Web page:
Simple people of Colorado will create wildlife database with the help of iNaturalist, a new released app. By downloading the app anybody will be able to help the scientists study the impact of climate change on the wildlife habitats across the state.
People will simply have to use iNaturalist to upload photos and even sounds of creatures spotted or heard in the state’s parks and trails. Besides that, they will also be able to view other people’s findings or alert other users of their own findings.
This app has already drawn the attention of birdwatchers who are eager to use it. Another cool feature of the app is that people can help other people identify the creature they found. So if you’re using the app and you see a rare species don’t hesitate to upload it only because you don’t know what species it is – someone else will more than sure help you with that!
Besides mammals of all sizes, users should document their encounters with all kind of insects, birds and also plants and flowers.
The administrator of Steamboat Lake Park said that people already like to use social media to share what they found and this is a great opportunity for many to do something useful with their sharings. Besides that, the project will probably attract more people to spend time outside in parks, which can only be a good thing.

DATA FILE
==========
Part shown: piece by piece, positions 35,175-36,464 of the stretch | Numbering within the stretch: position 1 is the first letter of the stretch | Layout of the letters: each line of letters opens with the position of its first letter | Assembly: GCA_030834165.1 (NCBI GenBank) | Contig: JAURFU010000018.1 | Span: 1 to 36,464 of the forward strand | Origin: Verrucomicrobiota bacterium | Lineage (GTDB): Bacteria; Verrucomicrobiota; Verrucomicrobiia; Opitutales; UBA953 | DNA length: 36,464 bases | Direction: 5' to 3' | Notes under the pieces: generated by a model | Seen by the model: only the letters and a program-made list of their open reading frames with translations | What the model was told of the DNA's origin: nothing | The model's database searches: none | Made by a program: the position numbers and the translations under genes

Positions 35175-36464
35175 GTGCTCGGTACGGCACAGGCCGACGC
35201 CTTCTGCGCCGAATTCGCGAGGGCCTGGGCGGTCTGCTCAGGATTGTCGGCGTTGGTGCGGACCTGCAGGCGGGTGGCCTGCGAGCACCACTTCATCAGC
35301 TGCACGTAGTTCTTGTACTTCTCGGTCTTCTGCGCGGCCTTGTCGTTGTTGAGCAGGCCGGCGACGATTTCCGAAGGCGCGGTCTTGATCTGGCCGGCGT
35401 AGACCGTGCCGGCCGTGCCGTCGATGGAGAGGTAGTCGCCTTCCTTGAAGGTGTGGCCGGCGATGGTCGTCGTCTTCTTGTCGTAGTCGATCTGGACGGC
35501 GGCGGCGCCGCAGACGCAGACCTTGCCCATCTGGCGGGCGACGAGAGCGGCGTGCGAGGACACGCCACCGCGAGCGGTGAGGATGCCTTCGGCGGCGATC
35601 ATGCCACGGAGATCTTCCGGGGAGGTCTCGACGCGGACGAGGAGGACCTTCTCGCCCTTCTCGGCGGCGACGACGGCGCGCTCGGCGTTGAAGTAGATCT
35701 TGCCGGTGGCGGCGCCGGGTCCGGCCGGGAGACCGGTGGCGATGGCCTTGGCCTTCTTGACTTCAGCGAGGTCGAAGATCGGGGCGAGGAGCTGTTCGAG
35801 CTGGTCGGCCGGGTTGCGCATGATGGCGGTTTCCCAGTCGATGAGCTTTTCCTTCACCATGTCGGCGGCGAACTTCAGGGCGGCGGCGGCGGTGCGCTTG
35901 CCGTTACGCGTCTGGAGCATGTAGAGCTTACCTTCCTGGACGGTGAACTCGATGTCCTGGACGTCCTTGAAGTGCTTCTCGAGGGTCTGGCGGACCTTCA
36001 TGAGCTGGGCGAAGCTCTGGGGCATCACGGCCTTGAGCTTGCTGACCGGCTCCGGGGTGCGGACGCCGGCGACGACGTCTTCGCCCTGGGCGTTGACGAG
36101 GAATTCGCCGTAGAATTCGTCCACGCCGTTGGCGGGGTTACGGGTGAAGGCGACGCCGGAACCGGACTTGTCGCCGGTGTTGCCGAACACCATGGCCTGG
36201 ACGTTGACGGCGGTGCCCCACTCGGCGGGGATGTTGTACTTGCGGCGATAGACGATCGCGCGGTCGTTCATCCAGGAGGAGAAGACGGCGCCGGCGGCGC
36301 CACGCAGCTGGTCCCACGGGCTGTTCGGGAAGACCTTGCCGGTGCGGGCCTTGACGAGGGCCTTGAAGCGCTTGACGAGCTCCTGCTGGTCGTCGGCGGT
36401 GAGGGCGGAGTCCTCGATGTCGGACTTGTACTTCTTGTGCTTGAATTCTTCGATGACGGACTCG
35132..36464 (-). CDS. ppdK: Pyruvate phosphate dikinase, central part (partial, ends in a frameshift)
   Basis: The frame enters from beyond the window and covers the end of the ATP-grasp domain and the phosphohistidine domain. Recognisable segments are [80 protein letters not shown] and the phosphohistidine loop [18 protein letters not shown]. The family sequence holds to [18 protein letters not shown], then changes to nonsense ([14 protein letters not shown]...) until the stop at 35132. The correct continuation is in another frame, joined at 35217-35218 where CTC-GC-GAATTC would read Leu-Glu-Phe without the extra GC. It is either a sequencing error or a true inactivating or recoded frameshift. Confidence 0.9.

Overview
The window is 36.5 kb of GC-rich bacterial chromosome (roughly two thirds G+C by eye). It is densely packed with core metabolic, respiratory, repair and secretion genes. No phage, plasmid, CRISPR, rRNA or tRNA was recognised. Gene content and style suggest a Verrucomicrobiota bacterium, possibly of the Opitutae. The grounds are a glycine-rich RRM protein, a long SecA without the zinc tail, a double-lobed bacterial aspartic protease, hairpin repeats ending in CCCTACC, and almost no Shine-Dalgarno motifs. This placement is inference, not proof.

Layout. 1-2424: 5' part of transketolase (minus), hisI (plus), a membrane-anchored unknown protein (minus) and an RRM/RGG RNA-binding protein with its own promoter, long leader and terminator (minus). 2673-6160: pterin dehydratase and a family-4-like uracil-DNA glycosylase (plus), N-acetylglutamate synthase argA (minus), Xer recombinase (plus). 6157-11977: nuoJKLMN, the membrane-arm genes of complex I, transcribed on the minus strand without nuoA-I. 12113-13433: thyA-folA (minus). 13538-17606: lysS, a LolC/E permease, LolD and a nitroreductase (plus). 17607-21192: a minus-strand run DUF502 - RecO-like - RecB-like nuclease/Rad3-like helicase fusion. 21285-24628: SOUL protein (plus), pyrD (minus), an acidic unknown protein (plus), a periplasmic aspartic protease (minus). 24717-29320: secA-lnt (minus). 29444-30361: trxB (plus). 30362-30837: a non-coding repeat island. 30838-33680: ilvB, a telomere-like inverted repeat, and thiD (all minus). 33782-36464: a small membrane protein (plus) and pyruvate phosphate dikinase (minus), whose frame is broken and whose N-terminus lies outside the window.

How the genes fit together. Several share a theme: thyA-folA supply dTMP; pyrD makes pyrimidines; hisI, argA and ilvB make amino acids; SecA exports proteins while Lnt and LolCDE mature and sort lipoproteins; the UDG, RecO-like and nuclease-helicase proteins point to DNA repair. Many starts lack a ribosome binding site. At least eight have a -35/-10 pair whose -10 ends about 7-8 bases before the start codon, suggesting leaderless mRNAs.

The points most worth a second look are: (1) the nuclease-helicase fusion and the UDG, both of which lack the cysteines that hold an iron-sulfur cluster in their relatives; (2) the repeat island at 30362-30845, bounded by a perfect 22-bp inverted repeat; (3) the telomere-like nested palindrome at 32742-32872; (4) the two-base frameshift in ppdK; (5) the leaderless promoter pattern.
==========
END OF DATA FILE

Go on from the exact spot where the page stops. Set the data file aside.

iNaturalist app can be downloaded for free by both users of iOS and Android devices’ stores and also from the website of Colorado wildlife tracking.
The Colorado wildlife tracking is part of the international project iNaturalist.org that already has over 130,000 members who have already added millions of observations to the database. The mobile app has since now been downloaded by over ten thousand Android users.
Scientists claim that creating this database will help them determine the impact of climate change on local species. They are particularly interested in the locations where each specimen is being found in order to be able to establish if the climate changes forces species move to locations where they weren’t seen in the past.
Another important aspect of the findings is the exact date when a certain specimen has been spotted in a location, which would help experts determine if the migration seasons of certain species are changing as a result of warmer temperatures.
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